This country’s stark beauty often makes it seems as if your footprints are the first human ones in this desolate landscape–but then you find that people lived here long before the fences were put up to section off the land. It’s humbling–we live here, truly, we don’t just visit. But we live here with air conditioning, and heat in the winter–and with comforts that the people who were here before could not have begun to conceive.
We had planned to drive into town yesterday, but Corey’s escalating frustration with the customer service (and the customers!) of the local retailers makes shopping with him less than relaxing, so I said I’d head that way today, instead. So, he suggested we drive down to the “Snake Ridge,” a few miles down the Big Canyon.
When we got there, he pointed out a spot halfway up the nearest canyon wall, and you could see what was obviously a human-built stone wall, snaking vertically up the canyon wall. From a half-mile away, it didn’t look terribly impressive, but then he used the camera to zoom in on it, and you could see it was actually quite a structure.
So, since it was pretty much irresistible at that point, we climbed–as you can see at top right, it was barely visible–the only vertical line in the picture, about midway up the ridge, leading down through the rocks of the canyon wall.
As we got higher, it started coming into view (second picture) and then as we came up on it, you could finally see how big it actually was against the identically-colored background.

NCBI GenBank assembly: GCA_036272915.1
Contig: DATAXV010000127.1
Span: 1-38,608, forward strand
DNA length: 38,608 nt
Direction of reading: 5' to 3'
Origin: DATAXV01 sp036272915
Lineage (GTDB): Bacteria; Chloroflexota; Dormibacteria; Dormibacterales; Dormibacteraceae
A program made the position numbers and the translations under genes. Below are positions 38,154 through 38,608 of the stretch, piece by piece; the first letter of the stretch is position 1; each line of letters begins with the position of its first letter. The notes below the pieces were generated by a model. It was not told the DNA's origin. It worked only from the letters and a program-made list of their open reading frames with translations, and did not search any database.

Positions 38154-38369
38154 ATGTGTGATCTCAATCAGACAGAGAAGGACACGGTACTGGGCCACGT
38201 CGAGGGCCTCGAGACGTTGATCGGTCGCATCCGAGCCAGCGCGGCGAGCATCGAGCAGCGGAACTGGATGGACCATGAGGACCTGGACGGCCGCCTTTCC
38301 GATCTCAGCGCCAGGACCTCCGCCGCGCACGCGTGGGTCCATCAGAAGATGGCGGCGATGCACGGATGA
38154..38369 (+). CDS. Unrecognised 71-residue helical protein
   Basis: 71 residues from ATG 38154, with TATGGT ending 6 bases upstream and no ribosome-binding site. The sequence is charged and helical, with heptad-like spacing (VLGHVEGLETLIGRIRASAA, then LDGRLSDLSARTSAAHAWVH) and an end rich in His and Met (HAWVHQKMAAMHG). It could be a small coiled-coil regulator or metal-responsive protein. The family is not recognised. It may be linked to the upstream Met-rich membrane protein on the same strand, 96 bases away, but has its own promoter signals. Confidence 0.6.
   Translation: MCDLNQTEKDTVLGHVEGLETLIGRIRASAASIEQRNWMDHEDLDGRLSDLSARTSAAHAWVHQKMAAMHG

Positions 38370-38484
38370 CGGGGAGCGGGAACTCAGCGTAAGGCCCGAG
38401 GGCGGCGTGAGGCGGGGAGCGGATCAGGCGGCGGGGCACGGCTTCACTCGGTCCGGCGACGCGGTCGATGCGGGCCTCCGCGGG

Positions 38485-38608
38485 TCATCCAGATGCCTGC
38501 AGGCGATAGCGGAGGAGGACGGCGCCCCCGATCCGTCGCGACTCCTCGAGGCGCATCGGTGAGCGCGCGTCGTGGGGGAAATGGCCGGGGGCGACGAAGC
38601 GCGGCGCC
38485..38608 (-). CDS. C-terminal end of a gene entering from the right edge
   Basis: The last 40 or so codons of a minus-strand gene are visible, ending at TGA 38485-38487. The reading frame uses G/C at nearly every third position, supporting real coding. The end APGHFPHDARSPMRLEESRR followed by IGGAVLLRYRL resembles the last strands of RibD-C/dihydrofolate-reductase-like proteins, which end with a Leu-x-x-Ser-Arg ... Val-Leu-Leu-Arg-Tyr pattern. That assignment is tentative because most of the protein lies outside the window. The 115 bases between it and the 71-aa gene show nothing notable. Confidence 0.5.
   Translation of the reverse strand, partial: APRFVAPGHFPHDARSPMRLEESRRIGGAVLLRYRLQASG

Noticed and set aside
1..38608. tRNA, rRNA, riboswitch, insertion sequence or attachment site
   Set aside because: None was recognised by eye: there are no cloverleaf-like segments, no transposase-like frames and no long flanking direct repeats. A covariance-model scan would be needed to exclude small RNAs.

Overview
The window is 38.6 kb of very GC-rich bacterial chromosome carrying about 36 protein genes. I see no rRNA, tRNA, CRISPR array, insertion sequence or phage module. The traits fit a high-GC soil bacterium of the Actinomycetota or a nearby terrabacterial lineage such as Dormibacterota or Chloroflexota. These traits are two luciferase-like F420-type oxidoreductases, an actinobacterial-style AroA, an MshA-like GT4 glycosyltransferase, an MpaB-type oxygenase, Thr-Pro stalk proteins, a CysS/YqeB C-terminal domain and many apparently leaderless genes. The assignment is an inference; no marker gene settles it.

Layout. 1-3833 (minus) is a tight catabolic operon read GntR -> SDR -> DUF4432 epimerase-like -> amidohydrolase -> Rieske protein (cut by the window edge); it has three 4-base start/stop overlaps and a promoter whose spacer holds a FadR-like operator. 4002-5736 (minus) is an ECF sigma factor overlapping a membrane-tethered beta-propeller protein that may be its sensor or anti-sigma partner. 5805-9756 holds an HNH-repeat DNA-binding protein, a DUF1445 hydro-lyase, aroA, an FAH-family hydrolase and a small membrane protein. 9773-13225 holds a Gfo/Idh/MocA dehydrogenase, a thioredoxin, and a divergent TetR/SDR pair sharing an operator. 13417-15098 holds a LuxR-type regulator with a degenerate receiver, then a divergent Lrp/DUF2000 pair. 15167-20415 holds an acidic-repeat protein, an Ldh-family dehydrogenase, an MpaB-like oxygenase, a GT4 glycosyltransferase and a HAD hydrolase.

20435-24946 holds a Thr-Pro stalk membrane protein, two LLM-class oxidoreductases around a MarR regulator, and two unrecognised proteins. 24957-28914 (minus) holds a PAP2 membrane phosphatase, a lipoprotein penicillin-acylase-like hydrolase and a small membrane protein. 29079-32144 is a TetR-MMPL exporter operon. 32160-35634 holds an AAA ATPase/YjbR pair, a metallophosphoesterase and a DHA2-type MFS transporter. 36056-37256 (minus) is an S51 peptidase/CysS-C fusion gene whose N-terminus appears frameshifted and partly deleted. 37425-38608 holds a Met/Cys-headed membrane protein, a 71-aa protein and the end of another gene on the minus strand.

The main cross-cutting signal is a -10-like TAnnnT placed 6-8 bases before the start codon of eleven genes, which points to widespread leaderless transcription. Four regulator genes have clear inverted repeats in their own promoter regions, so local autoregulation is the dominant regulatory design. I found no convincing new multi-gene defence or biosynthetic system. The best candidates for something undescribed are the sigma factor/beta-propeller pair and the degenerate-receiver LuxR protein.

To give you some idea of the distances involved, I’ve also added the picture of the view back down into the canyon–way out there, where the roads meet, you can just see the truck–that picture was taken from the rock wall, looking back at the hike we’d just done. There is no way for a camera to capture the immensity of the scale of this landscape, as hard as I try!
The wall was a nearly vertical line, but didn’t reach the top or bottom of the canyon wall. It may have at some time in the past, but it effectively began (or ended) about halfway down the overall slope, as near as we could tell. We tried to figure out what it was there for, and came up with two different theories–mine was that it was territorial – some family or tribe marking where their hunting territory ended, or began.
Corey’s theory was more intriguing. One part of the wall had a quite large gap, and what could have been an old game trail running right through the open section. He thinks that it was a hunting tactic–that hunters could wait at the gap for the game (such as aoudad, deer, or others) to take the easy way through, and give a better chance of killing one with a bow and arrow or spear. I kind of like his idea better than mine. We’ll never know, but it’s interesting to think about.
The last two pictures are pretty much gratuitous – one of me at the constructed wall, so you can get an idea of its size, and one of Corey. Behind him, you can see another of what were undersea peaks a few million years ago. They are scattered down the Big Canyon every few miles.
This country continues to fascinate–and on occasion intimidate. This East Texas country girl had her eyes on the ground looking for snakes, and her ears laid back listening for a warning rattle. Plus, anything that looked like a nice place for snakes to den up was given a wide berth.
Snakes or not, I love being able to explore as we choose–it’s truly a gift.